By Staff writer
News from the Harvard Medical School research community
Study shows durability of insulin pump therapy for adolescents
In spite of its many advantages, there are many challenges in using an insulin pump to treat type 1 diabetes. Despite these challenges, however, more and more youngsters are choosing pump therapy, even though important questions remain about the pump's effectiveness for this age group: with all its risks and demands, is it a method of treatment that children and teens can maintain? What causes adolescents to go off of pump therapy and how often does this occur? Is it possible to identify those youth unable to meet the demands of pump therapy and to find interventions that will help them succeed?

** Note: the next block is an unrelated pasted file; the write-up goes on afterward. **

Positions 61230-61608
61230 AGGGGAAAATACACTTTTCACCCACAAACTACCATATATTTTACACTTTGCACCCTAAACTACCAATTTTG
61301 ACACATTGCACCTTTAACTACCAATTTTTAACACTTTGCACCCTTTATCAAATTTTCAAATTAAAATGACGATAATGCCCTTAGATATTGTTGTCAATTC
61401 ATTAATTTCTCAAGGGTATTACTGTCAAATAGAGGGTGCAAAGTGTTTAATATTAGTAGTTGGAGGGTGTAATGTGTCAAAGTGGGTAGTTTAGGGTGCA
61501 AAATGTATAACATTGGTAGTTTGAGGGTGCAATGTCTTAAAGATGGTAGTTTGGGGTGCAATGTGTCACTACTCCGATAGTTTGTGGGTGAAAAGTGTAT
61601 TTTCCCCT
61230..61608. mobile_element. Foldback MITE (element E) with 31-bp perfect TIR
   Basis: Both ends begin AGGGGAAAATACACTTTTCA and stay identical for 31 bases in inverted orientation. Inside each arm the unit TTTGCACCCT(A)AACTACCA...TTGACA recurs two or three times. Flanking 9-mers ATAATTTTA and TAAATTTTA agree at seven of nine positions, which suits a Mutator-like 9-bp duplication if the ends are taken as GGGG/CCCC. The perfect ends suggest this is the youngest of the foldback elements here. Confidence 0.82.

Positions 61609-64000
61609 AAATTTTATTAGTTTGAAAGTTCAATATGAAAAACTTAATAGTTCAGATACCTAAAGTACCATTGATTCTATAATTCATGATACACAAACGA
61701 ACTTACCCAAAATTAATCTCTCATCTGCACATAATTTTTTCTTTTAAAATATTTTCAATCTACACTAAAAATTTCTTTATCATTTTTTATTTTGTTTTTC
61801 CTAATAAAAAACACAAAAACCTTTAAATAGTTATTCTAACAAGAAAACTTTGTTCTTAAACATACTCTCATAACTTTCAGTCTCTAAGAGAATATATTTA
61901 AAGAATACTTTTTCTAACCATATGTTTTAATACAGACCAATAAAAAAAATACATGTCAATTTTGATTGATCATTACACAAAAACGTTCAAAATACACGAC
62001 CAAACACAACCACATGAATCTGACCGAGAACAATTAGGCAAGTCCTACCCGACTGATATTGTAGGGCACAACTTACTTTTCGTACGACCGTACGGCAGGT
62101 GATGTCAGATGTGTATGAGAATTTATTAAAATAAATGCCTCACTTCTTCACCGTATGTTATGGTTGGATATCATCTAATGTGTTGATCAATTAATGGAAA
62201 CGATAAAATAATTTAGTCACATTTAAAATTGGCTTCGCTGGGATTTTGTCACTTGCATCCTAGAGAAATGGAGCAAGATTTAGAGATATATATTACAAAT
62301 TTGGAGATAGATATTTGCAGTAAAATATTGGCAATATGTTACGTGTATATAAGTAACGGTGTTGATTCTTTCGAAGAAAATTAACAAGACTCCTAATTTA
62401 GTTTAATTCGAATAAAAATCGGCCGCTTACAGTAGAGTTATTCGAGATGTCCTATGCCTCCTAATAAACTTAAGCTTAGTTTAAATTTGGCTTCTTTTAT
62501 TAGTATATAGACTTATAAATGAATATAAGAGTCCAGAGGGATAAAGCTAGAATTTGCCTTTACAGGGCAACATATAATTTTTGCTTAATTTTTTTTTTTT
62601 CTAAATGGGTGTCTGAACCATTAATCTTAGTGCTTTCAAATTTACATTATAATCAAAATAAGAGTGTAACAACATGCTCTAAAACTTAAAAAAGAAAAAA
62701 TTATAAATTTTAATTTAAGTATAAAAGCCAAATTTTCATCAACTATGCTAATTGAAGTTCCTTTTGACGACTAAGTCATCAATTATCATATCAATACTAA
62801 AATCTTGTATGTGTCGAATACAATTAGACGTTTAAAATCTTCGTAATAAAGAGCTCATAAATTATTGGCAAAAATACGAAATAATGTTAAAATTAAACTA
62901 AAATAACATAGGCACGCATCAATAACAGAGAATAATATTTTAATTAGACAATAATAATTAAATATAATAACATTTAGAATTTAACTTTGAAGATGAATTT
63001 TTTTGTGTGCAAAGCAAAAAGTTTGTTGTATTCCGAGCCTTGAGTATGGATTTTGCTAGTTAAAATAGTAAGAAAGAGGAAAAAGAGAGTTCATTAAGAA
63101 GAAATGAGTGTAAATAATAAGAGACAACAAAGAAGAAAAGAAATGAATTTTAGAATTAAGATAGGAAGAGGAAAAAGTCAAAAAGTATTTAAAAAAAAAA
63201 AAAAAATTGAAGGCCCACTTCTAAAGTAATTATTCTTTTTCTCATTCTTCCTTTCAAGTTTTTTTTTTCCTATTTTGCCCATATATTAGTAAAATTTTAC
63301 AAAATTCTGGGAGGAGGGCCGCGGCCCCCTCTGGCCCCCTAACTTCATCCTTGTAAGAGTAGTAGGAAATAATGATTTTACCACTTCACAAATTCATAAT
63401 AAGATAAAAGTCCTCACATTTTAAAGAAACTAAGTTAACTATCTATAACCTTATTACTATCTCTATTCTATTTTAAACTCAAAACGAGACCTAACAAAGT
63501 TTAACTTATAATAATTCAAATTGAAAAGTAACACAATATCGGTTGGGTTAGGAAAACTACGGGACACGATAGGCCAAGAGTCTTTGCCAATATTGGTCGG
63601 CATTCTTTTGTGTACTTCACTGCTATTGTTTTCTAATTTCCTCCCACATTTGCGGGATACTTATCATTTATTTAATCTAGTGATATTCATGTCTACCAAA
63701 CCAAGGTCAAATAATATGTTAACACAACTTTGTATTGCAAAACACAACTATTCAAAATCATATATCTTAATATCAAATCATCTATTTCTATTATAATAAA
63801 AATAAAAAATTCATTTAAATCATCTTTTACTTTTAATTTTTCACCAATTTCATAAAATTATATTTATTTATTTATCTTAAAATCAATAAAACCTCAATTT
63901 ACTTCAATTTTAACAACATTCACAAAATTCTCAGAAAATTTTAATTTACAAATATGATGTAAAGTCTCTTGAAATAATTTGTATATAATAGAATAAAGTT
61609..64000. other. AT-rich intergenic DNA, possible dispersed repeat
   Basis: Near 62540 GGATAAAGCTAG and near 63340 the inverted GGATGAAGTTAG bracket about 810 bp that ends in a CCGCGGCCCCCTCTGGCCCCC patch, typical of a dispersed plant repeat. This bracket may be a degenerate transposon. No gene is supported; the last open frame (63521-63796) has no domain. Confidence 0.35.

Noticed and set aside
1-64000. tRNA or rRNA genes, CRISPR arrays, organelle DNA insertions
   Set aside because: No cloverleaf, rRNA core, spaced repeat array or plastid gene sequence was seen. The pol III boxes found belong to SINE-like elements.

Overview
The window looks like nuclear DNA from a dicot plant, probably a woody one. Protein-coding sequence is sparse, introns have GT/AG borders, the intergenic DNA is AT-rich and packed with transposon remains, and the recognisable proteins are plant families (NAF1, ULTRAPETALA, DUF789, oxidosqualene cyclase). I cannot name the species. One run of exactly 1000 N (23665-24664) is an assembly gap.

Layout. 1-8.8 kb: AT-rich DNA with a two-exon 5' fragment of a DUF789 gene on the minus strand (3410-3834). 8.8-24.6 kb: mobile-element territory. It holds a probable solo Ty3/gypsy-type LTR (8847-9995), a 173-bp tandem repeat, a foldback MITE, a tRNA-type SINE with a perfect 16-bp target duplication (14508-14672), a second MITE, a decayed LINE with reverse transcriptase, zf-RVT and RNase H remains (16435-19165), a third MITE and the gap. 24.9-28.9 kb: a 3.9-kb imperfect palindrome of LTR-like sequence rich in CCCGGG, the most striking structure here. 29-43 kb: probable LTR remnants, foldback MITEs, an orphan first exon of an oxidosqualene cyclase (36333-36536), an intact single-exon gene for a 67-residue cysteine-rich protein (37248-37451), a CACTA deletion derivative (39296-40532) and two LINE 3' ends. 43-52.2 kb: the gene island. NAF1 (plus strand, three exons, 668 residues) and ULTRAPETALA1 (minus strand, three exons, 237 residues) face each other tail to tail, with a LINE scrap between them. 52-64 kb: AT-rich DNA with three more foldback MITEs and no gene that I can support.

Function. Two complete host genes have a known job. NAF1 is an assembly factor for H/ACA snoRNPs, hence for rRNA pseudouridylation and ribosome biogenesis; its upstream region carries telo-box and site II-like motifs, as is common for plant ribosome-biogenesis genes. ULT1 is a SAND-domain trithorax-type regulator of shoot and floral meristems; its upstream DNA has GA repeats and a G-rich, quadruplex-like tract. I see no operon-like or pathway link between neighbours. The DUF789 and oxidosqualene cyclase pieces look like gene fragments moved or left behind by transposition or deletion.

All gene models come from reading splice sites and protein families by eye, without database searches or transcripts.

Now, in the first long-term investigation conducted among paediatric patients who chose to go on pump therapy (rather than using it as part of a clinical trial), a new study published Diabetes Care by researchers in the paediatric, adolescent, and young adult section at Joslin Diabetes Center, is providing answers. Following a group of 161 children and adolescents, ages 4-21, for an average of four years, the researchers have shown that with proper training and follow-up, for the great majority of patients (more than 80% of the children in this study), insulin pump therapy provides a lasting and effective mode of treatment. They also identified several factors that put patients at risk for failure in adapting to pump use.